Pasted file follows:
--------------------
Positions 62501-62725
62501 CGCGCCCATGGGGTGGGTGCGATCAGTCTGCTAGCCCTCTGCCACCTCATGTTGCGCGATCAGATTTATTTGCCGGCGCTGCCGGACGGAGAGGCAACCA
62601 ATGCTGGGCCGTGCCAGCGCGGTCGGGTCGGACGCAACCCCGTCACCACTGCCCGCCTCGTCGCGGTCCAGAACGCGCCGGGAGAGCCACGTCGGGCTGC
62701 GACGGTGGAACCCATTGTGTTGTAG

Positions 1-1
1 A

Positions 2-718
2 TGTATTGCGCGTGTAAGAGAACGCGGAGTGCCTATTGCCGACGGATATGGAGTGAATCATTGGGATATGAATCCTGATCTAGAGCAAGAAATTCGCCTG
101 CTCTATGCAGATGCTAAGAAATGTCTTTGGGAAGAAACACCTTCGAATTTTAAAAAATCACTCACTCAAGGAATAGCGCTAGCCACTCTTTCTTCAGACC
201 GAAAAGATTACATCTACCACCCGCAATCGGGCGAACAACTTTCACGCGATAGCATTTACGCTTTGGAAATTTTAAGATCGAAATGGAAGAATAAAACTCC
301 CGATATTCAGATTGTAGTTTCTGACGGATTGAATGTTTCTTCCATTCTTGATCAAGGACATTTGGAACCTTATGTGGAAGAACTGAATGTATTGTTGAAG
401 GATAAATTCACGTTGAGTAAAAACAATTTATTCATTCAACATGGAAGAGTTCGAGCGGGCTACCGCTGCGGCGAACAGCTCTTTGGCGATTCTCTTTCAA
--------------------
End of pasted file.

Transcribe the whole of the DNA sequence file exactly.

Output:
Positions 62501-62725
62501 CGCGCCCATGGGGTGGGTGCGATCAGTCTGCTAGCCCTCTGCCACCTCATGTTGCGCGATCAGATTTATTTGCCGGCGCTGCCGGACGGAGAGGCAACCA
62601 ATGCTGGGCCGTGCCAGCGCGGTCGGGTCGGACGCAACCCCGTCACCACTGCCCGCCTCGTCGCGGTCCAGAACGCGCCGGGAGAGCCACGTCGGGCTGC
62701 GACGGTGGAACCCATTGTGTTGTAG

Positions 1-1
1 A

Positions 2-718
2 TGTATTGCGCGTGTAAGAGAACGCGGAGTGCCTATTGCCGACGGATATGGAGTGAATCATTGGGATATGAATCCTGATCTAGAGCAAGAAATTCGCCTG
101 CTCTATGCAGATGCTAAGAAATGTCTTTGGGAAGAAACACCTTCGAATTTTAAAAAATCACTCACTCAAGGAATAGCGCTAGCCACTCTTTCTTCAGACC
201 GAAAAGATTACATCTACCACCCGCAATCGGGCGAACAACTTTCACGCGATAGCATTTACGCTTTGGAAATTTTAAGATCGAAATGGAAGAATAAAACTCC
301 CGATATTCAGATTGTAGTTTCTGACGGATTGAATGTTTCTTCCATTCTTGATCAAGGACATTTGGAACCTTATGTGGAAGAACTGAATGTATTGTTGAAG
401 GATAAATTCACGTTGAGTAAAAACAATTTATTCATTCAACATGGAAGAGTTCGAGCGGGCTACCGCTGCGGCGAACAGCTCTTTGGCGATTCTCTTTCAA